This is where that feeling of being used probably goes up considerably. By restricting data and programs that can be used, you will likely take away a lot of the personal comfort and convenience feeling about BYOD. However, it is most definitely necessary, as you can see from this article. Stated even more clearly in this article, access to the data occurs through the apps. Bottom line is that you will be giving access to your firm’s data to these devices, and you need to be able to prevent malware from gaining easy access. So if your firm uses a secure encryption tool for Dropbox, you should probably prohibit most other forms of data storage that do not contain their own high-level encryption system.
Also, block Angry Birds. No real reason for it, I just want to see how many people get upset by that suggestion.
7) Require strong passwords, auto-lock, and anti-brute force protection.
So you’ve set up a great encryption system, secured your data, but allow one of your employees to secure their iPad with the code 0000. That’s what is called “failure,” and it only happened because you were too lazy to require complex passwords. No, I get it, we don’t like passwords, it goes against the idea of mobility and ease of use. Who cares? This is about your firm’s confidential data. By requiring auto-lock, you ensure that nobody will endanger the security of your network by leaving their Nexus 7 on for too long while company is visiting, and anti-brute force protections, which delete or disable a device if the wrong password is entered too many times, is essential today. (Read a humorous take on this exact issue here.)
8) Encrypt all data stored on the device.
Odds are that if you’ve gotten to the point where you’re coming up with BYOD policies, your company uses some form of local or cloud data storage. Good, access is important. However, make sure that the data is encrypted. Not just at the storage facility, but also in whatever app your attorneys and staff use to access and store the data on their devices. There are hundreds of options available, just make sure you use one.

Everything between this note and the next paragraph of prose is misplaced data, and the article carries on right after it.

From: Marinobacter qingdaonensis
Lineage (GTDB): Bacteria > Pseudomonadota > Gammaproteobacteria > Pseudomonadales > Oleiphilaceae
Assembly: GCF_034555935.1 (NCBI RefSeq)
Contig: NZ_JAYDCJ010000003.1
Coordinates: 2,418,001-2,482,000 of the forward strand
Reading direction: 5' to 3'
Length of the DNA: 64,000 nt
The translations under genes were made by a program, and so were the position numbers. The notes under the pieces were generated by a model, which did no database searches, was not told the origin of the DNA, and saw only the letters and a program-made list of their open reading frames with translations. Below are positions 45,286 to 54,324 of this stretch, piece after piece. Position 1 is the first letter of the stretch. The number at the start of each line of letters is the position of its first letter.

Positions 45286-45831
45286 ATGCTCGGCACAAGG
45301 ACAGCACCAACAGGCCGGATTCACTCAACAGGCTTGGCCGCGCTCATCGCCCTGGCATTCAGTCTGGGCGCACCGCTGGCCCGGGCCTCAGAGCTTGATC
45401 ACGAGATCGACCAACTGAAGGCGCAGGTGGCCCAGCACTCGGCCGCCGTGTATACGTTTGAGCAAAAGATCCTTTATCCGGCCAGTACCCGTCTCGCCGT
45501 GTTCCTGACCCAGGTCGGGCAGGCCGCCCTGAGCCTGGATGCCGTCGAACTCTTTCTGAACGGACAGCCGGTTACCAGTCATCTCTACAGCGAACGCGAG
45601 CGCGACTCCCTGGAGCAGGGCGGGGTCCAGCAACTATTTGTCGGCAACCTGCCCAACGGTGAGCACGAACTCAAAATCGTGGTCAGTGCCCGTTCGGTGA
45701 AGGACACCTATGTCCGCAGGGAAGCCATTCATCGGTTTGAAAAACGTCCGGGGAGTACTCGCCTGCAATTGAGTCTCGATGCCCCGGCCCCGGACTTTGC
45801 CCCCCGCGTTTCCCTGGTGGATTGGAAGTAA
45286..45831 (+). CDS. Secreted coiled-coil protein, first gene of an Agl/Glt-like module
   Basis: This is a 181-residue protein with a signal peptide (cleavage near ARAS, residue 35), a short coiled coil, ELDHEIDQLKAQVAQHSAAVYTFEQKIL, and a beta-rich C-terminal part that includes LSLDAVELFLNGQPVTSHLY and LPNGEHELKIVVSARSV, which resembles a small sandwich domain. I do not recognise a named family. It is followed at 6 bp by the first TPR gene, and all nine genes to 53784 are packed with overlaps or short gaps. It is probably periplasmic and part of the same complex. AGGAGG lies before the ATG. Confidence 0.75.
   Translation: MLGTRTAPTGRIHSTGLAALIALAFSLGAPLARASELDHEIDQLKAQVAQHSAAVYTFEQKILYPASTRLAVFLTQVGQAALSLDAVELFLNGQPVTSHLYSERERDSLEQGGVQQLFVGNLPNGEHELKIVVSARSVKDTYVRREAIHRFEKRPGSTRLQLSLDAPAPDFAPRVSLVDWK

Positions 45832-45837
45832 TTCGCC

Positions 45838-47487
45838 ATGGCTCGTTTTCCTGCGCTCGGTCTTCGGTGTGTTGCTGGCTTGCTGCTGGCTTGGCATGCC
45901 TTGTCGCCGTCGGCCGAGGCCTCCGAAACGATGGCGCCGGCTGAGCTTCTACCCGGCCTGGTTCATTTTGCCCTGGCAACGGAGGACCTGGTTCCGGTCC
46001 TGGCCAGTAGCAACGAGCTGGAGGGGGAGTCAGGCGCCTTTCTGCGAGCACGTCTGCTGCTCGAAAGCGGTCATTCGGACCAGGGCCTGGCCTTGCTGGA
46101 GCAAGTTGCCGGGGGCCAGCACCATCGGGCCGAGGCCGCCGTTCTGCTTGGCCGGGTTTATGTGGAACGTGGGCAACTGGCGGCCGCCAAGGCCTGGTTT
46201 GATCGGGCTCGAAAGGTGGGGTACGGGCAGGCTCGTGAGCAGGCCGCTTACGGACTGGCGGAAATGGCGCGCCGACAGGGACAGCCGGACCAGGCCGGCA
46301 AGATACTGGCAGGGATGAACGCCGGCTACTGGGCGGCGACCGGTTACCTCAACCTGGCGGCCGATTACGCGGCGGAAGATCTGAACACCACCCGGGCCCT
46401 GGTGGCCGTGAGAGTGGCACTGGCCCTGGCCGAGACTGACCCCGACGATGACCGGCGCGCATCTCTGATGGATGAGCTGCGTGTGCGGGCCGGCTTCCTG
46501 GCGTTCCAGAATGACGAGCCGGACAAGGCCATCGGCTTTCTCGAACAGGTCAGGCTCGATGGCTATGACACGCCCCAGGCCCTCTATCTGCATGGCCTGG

9) The policies should include a provision that personal data is to be kept separate from company data.
Human perception makes this one a little harder to understand, because how can you separate data in such a small device. This rule will also make the users of the devices a little less happy, but it’s necessary. The best way to accomplish this task is to use different apps for different tasks. If your company uses Dropbox for data storage, require that employees use something else, like Box. Keeping the data separate reduces the chances that any malware that infects your personal data will gain access to your company data (unless the malware happens to gain access to admin functions, like it did here).
10) Your firm’s BYOD Manager must ensure the policies are frequently reviewed and updated.
This is technology, so you can guarantee that any policy you will write will be out of date, in some form or fashion, in the hours following its adoption. Be it new devices, new operating systems, new time-waster apps, or new malware, something that your policies did not address will arise in the near future. Be responsive and flexible with the future, but also make sure you keep enforcing good policies. Effective BYOD policies are ones that allow for slight modifications as the conditions change, but requires little change in its overall structure over time.
If your policies follow these suggestions, your policies should keep your employees happy, reduce your firm’s expenses, provide excellent data security, and hopefully increase your firm’s overall profitability.
Pingback: Hackers' Newest Target: Lawyers - The Cyber Advocate()
Pingback: Clio Cloud Conference 2014 - The Cyber Advocate()